Burial
Burial
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Plea against burial in 3 Mumbai cemeteries on fear of COVID-19 spread from soil: Supreme Court asks Bombay HC to decide within 2 weeks

Bar & Bench

The Supreme Court today asked the Bombay High Court to finally decide within two weeks on the plea to stay burials at three cemeteries in Bandra (West) on fears that COVID-19 may spread through the buried bodies.

The petitioner, Pradeep Gandhy, through Advocate Udayaditya Banerjee, had moved the Supreme Court stating that the “present unprecedented health situation ought to take precedence over the religious rights of the deceased’s family members.”

Gandhy, a resident from the “densely populated area” of Bandra (West) had thereby challenged a Bombay High Court order of April 27 rejecting his prayer at the interim stage.

The matter came up this morning before a Bench of Justices RF Nariman and Indira Banerjee.

The Supreme Court today orally observed that since the impugned order was passed at an interim stage, and in the absence of any reporter or affidavit filed by the State or Mumbai Municipal Corporation, it would be proper to ask the High Court to decide on the matter within two weeks.

The petition had stated that there is no study or research to say with certainty that the infection would not spread from the buried infected bodies through the soil and underground water to the neighboring areas.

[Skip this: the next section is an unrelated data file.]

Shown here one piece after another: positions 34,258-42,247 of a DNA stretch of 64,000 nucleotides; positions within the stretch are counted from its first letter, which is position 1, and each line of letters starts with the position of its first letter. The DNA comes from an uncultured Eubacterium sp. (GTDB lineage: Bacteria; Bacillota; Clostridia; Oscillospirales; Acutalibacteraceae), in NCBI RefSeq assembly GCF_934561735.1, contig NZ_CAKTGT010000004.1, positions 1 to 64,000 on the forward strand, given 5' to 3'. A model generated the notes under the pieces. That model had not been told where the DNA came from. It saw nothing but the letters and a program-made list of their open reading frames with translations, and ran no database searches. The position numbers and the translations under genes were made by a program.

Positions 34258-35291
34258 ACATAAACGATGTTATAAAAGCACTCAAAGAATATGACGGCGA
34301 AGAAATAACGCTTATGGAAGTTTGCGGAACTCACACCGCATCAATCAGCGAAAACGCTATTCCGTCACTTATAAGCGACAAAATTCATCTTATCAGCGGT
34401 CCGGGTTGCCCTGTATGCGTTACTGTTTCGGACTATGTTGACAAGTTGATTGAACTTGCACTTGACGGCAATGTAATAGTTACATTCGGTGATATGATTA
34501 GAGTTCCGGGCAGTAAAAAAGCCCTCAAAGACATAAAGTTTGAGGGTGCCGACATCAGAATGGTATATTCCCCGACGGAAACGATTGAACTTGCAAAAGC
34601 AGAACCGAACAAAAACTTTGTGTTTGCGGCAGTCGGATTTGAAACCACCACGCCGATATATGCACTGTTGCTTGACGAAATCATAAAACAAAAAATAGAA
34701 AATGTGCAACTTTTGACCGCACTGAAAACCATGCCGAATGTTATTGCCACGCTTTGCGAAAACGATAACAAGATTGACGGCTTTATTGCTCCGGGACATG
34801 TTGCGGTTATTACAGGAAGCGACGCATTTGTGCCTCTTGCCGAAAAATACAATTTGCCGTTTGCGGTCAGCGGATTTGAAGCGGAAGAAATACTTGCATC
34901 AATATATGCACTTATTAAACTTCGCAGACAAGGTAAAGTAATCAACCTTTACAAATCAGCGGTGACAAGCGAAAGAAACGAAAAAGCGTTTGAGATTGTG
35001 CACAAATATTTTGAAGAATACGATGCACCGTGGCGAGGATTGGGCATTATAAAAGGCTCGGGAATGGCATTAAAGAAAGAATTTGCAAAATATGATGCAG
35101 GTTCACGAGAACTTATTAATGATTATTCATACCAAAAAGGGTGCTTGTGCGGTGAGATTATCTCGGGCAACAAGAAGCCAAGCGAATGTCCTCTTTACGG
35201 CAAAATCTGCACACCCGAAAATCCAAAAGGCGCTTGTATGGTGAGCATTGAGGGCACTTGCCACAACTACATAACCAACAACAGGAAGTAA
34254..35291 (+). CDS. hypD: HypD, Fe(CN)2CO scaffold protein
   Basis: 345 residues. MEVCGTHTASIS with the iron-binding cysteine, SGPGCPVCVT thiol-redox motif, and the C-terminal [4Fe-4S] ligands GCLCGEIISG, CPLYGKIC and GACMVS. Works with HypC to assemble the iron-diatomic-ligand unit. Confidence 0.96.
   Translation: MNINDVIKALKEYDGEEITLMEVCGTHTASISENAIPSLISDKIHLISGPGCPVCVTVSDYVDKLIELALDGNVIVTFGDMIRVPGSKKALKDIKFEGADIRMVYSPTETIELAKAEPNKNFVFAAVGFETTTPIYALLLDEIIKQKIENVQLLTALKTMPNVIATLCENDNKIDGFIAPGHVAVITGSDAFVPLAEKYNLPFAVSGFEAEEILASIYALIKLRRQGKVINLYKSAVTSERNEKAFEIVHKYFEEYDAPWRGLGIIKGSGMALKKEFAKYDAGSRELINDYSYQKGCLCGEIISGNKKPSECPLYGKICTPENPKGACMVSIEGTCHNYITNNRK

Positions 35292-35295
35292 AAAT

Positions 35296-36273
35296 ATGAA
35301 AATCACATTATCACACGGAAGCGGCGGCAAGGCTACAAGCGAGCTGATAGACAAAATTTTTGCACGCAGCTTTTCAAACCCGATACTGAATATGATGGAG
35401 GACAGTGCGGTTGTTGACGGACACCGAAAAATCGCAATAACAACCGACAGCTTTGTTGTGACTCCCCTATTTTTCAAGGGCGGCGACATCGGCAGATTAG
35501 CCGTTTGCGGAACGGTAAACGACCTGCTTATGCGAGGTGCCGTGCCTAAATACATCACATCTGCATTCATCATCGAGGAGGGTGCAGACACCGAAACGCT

The petitioner added that though there may be no scientific basis to the contrary, “it is precautionary in nature and imperative to be 'safe rather than sorry' in extraordinary times such as the present situation where there is no cure to the disease.

On April 27,the Bombay High Court had refused to grant relief on this plea challenging the BMC's permission to use Bandra west cemetaries to bury the bodies of COVID-19 victims.

Justice BP Colabwalla of the Bombay HC had heard the plea of the petitioner who resides in close proximity to the Konkani Muslim Kabrastan in suburban Bandra. Gandhy claimed that locals were afraid of community spread of the virus if the burial is not done properly.

The Bombay High Court, however, directed the BMC to remove, with the help of local police, the three locks put up on the gates of the cemetery ground by local residents. The locks were put up on April 13 after they held a protest against the burial of a dead body at the cemetery ground.

The three burial grounds in question are the Ward Konkani Muslim Cemetery No. 80, Khoja Sunnat Jamat Kabrastan Bandra West and KhojaIsna Ashari Jammat Kabrastan Bandra West.

After the Bombay High Court's interim order declining to stay the burial was challenged in the Supreme Court, the Jamiat Ulama-i-Hind filed an intervention application asserting that there can be no stay as sought for by the petitioner since burial is integral to the Muslim religion.

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